So far the only side effects have been the hyper stuff but this was the colouring and has improved since he has been on the crushables.
It is a faff having to always remember particularly when I can't honestly say that meds are having an effect on the absences.
My philiosophy was to give the meds a good go - say a year - and then review and take him off if the gains seem small or non-existent. Saying that to your dd might make it all seem more manageable. if the meds work for her and she see improvements for herself in school work and with friends she may well be motivated to keep going.
Transistion to big school sounds v scary. So glad ds is only 5!
I have a son who was diagnosed with Lennox Gastaut Syndrome, a rare and severe form of epilepsy. Its not the children who I get worried and upset about, its the adults who thinks everything or everyone should be perfect! My ds is only 6 years old and in a wheelchair when out and about. The barber refused to cut his hair because he doesnt stay still. He was also called a retard by someone too. There are some nice people but some really horrible ones. Be careful with Epilem, my ds had a severe reaction to this in the form of blisters/peeling of the skin on his fingers and toes. Keep a close eye on ANY epileptic medication as they all come with side effects. One on my ds medication is Clobazam and he would dribble a lot hence taking more medication to control his dribbiling. Good luck to your daughter and be strong.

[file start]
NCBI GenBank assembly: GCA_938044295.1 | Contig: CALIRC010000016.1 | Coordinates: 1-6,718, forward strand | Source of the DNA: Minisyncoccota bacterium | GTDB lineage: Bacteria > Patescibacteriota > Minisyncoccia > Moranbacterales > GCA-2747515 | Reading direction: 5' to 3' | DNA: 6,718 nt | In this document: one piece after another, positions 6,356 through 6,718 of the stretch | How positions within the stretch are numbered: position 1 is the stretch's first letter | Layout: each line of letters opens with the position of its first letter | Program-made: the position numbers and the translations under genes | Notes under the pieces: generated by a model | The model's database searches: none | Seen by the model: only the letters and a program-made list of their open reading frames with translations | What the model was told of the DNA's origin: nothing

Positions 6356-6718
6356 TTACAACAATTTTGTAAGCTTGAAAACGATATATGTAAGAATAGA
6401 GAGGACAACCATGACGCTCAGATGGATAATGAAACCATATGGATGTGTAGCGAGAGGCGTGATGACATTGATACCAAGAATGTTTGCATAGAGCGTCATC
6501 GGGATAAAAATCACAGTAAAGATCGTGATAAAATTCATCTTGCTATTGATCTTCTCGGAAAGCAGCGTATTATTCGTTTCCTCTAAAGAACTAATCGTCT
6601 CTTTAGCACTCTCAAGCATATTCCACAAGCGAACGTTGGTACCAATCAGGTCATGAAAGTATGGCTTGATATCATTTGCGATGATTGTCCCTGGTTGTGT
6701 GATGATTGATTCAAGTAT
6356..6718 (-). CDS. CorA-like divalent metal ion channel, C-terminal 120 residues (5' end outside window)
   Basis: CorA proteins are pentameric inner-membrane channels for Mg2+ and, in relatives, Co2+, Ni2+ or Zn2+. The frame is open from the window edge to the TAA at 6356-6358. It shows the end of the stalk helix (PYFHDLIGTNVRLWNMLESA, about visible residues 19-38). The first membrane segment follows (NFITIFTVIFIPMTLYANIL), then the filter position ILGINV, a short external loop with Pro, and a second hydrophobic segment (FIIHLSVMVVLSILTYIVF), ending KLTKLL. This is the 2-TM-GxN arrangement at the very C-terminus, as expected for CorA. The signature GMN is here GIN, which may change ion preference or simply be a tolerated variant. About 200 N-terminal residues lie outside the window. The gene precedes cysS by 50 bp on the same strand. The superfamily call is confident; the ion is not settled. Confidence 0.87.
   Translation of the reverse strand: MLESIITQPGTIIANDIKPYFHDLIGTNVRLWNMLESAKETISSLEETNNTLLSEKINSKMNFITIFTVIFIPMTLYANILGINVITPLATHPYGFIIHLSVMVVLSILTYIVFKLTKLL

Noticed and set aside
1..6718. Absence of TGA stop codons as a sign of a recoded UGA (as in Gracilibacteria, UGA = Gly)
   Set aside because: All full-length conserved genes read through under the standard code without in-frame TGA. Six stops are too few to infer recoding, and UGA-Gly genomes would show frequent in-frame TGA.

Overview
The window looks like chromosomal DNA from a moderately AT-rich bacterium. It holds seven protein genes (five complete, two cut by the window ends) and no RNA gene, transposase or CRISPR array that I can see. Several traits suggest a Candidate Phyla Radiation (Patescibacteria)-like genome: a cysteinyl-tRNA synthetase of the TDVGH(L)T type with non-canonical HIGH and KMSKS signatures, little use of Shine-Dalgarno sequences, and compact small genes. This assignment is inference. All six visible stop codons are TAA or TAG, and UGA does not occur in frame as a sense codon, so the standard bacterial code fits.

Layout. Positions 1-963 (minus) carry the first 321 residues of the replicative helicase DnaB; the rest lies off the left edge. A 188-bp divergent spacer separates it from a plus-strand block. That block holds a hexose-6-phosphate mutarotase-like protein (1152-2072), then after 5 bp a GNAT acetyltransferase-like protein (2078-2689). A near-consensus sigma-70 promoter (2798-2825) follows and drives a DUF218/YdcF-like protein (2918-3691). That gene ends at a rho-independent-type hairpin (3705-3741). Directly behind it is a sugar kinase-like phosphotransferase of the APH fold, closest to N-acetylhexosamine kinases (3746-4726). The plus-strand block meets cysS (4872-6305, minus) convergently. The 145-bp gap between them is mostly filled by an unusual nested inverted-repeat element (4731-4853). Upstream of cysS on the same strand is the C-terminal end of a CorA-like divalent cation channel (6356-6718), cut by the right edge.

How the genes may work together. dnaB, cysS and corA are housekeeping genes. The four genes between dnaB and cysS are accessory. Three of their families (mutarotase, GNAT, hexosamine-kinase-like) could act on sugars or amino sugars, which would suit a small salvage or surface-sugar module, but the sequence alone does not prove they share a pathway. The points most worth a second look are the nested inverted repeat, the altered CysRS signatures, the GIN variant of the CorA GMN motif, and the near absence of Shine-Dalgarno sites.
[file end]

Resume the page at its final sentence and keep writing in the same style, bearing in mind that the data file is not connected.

My son is 5 and has had epilepsy all his life but we had a real struggle to get a diagnosis and he only finally got diagnosed when he was 4. He has probably had about 700 seizures (all nocturnal except one) in his life. The good news is he was seizure free within about 2 months of starting on epilim (you will probably have to adjust it to get the best seizure control) however it did not agree with him and we moved him onto keppra.
He has been seizure free on keppra for nearly a year. He takes his medicine every morning and night and other than that, he never even thinks about epilepsy. Recently he was telling me about how sad it is that some people are disabled but luckily he has nothing wrong with him